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Hamilton Employment Law

Ed Canning has been practicing exclusively in the areas of employment law and human rights for 23 years in the City of Hamilton, representing both employers and employees. For 20 years, he has been writing a bi-weekly column in The Hamilton Spectator on employment law and human rights issues that are of interest to both employers and employees. In this blog, you can have access to approximately 500 articles on various subject matters ranging from Employment Standards Act issues, wrongful dismissal issues to human rights issues.

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Blog Posts

Ontario Human Rights Code is there for protection and equality

About five years ago, Karen owned a scented candle stall in a market in London, Ontario. One day she hired a friend to work part of the day at the stall. Her friend was transgender. She brought two friends who were also transgender. 

Duty to mitigate regardless of career change

When people are terminated from their employment, it is often a time to pause and reflect. Those reflections sometimes lead to a desire for a new career path.

Not meeting standards? You are still entitle to severance if dismissed.

Henney worked for a franchise of a large restaurant chain in Newfoundland for 13 years before she moved to Ottawa in 1999. She found work with a new franchise owner of the same chain there. Because of her previous experience in Newfoundland, she was treated as if she had 7 years of seniority with the new employer when she arrived.

There is no law about providing reference letters.

One of the most challenging issues that I deal with as an employment lawyer, whether I am counseling an employee or employer, is references.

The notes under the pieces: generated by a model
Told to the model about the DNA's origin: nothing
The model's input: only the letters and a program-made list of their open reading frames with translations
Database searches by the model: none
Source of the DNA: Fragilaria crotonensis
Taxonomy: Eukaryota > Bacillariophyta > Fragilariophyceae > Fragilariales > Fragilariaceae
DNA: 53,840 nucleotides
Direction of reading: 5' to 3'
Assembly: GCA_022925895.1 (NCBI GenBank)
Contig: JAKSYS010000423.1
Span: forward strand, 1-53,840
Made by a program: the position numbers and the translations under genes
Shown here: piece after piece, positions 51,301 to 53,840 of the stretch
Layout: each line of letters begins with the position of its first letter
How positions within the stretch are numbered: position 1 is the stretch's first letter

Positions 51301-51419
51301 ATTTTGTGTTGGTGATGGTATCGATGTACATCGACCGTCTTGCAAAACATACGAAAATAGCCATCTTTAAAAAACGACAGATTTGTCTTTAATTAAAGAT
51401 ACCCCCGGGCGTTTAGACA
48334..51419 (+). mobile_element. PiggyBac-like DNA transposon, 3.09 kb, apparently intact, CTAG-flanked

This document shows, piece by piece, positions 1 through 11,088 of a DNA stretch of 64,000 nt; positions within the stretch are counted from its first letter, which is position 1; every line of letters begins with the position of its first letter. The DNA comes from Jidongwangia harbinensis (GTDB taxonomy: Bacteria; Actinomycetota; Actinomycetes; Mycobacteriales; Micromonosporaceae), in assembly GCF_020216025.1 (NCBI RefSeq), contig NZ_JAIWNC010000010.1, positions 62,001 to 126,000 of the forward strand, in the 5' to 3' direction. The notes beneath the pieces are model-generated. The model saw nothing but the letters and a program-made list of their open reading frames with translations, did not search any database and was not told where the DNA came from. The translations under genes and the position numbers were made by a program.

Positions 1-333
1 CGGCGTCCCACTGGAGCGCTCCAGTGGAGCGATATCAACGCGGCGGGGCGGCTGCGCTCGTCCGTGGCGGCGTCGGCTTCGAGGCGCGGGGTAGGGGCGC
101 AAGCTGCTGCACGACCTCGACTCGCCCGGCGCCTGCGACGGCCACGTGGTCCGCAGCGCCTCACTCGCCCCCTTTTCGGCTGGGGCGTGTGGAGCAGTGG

Gender Identity and Gender Expression are prohibited grounds of discrimination.

In 2012 gender identity and gender expression became prohibited grounds of discrimination under the Ontario Human Rights Code. Apparently, Sugar Daddy’s nightclub in Mississauga did not hear the news. Its treatment of a transgender male in early 2015 was nothing short of horrendous.
 

Sometimes Judges get things quite wrong!

It is true. Sometimes the law is an ass. Sometimes judges get things quite wrong. Brian’s case is an example. After 17 years of loyal service, unfortunately Brian was diagnosed with cancer. Within three months, he passed away.

Bankruptcy Trumps Judge's decision to pay out dismissed employee.

By the spring of 2014 Stephen had worked for a real estate brokerage firm for just over 17 years and was 63 years old. He was the Vice President of Finance making over $180,000 a year.

Aging Employees - be careful what you say.

QUESTION:  I have an employee in the office of my small business who has worked for the company for about nine years. She just turned 69. She is a great person but unfortunately, over the last ten months or so her error rate has skyrocketed. It is not because she does not care because I know she does. I have, as kindly as possible, pointed out the increasing number of errors and have tried to figure out with her what we can do to reduce them. Nothing has worked. These errors are starting to hurt the business. What do I do?
 

When Salary Continuance Goes Wrong.

When an employee negotiates a severance package, it usually takes either one of two forms: Either the employee gets a lump sum payment and all ties with their former employer are cut or they end up on a time limited salary continuance. A salary continuance means the employee is put on the regular payroll with normal deductions and most of their previous benefits coverage and continued pension participation.

Innocent verbal compliments lead to unwanted praise and potential harrassment

Bradley owned a small real estate brokerage. Suzanne worked for him as a real estate agent. During her five years with the office, on more than one occasion she asked for advances against future commissions from Bradley and he often complied.